From the beginning, REDD proponents described saving rainforests as the “low-hanging fruit”. When he launched Norway’s International Climate and Forest Initiative (NICFI) in December 2007, Norway’s then-prime minister Jens Stoltenberg told us that, “Through effective measures against deforestation we can achieve large cuts in greenhouse gas emissions – quickly and at low cost.”
The COP24 climate negotiations in Katowice are following the same predictable path that the UN climate meetings follow every year. After the first week, the negotiators are arguing, apparently unable to agree on anything much. Over the second week, as ministers arrive, everything will seem hopeless. Then, after a couple of late-night sessions at the end of the second week, an agreement will be found, and the Katowice Compromise can be applauded. The world will breathe a collective sigh of relief.
At the end of last week, California’s Air Resources Board held a public meeting to consider the endorsement of the California Tropical Forest Standard. After several hours and dozens of testimonies for and against the Tropical Forest Standard, the Board decided to postpone making a decision until April 2019.
On 16 November 2018, a public meeting will take place to discuss the California Tropical Forest Standard. The debate so far about the proposal to include REDD offsets in California’s cap and trade scheme reveals that the California Air Resources Board is heavily biased in favour of carbon trading and is not interested in addressing climate change.
On 5 September 2018, the California Air Resources Board released a draft California Tropical Forest Standard. A 191-page Draft Environmental Analysis was released on 14 September 2018. A public meeting will take place on 15 November 2018, and the California Air Resources Board is inviting comments on the Environmental Analysis before 5 pm on 29 October 2018.
In the last few weeks, California’s governor Jerry Brown has received two letters about climate change. One recommends that he should take meaningful action on climate change. The other recommends that he should provide a loophole to allow the oil industry to continue polluting.
A two day meeting is currently taking place at the Columbia Law School in New York of the Private Sector Advisory Group to the Green Climate Fund. On the agenda is the Green Climate Fund’s funding of forestry projects.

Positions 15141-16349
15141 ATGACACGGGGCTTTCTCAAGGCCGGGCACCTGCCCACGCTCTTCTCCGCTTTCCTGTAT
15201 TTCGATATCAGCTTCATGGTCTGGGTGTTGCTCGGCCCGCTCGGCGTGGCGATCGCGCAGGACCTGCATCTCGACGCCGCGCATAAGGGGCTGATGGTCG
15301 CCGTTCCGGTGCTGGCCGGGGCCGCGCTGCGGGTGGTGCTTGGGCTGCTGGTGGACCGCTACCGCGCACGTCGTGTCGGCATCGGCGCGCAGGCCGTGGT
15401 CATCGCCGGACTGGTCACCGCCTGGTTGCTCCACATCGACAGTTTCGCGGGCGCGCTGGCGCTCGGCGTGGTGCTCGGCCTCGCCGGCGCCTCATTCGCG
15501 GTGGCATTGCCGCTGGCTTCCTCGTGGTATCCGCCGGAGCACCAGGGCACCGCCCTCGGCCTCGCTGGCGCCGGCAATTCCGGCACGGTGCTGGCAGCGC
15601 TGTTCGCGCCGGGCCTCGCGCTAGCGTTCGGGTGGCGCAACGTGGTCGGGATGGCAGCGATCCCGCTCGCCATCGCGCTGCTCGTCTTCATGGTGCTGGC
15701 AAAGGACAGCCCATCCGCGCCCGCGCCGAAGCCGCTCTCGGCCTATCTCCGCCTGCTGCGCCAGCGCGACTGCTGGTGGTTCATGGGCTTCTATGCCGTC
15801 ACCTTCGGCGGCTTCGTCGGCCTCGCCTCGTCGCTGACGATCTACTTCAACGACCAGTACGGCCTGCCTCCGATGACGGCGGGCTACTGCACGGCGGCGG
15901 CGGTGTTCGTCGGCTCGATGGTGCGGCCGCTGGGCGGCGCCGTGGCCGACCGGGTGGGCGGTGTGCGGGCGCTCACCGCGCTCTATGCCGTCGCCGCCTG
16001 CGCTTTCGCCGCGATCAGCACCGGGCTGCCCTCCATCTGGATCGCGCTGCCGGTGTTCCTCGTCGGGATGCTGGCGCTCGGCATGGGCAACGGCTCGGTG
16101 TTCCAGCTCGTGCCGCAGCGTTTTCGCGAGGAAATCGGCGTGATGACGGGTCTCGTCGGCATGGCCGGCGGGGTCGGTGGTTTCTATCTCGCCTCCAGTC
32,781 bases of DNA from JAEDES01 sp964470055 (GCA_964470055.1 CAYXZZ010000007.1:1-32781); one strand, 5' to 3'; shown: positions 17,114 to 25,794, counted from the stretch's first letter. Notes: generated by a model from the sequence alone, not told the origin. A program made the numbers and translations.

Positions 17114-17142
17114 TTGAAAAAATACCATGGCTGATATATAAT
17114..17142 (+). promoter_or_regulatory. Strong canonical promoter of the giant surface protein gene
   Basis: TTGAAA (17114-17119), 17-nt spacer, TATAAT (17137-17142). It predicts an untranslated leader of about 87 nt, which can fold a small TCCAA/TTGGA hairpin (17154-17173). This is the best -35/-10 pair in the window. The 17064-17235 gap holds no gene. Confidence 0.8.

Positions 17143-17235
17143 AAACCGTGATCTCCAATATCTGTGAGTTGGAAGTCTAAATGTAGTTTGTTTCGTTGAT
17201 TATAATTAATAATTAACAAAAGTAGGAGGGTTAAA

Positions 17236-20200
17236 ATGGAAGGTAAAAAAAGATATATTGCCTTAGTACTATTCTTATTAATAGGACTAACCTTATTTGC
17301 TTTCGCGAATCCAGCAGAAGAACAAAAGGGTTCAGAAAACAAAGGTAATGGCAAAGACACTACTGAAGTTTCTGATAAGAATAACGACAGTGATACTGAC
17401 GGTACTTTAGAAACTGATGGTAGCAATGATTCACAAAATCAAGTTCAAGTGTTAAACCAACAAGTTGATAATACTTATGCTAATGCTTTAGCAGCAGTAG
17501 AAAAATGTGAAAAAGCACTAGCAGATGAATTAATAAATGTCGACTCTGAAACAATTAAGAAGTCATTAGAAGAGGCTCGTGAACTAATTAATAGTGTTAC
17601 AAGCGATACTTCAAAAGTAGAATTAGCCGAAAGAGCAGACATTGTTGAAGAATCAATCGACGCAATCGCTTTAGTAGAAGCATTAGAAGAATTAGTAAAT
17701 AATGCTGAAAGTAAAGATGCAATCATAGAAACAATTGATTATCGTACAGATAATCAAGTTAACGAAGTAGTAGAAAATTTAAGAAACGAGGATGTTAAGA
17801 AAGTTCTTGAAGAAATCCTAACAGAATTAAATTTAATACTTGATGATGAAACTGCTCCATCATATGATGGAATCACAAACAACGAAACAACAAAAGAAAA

On 19 April 2018, a company called BAP Industries of Guatemala announced that it had signed a 10 year Bamboo Purchase Agreement with EcoPlanet Bamboo. Under the agreement, BAP Industries agreed to buy bamboo from EcoPlanet Bamboo’s plantations in Nicaragua.
Capital Alternatives Limited was part of a network of scam companies that offered “investments” to the general public including a rice farm in Sierra Leone, and carbon credits from projects in Sierra Leone, Brazil, and Australia. Last week, the High Court in London found that these “investments” were illegal collective investment schemes.
The Kariba REDD+ Project covers an area of 784,987 hectares in four districts of northwestern Zimbabwe. The project started in July 2011, and aims to generate almost 52 million carbon credits from reduced deforestation over its 30-year project life. The project is certified under the VCS and Climate Community and Biodiversity Standard systems.
In November 2017, Fern published a report titled, “Unearned credit: Why aviation industry forest offsets are doomed to fail”. The report takes aim at the aviation industry’s planned carbon trading mechanism, the Carbon Offsetting and Reduction Scheme for International Aviation.
Asia Beijing Corporation is cold calling victims of Renwick Haddow’s scam, Bar Works. Asia Beijing Corporation claims to be able to “exchange the toxic asset” for shares in Ant Financial Services Group. Of course, Asia Beijing Corporation is running a ridiculously obvious recovery room scam.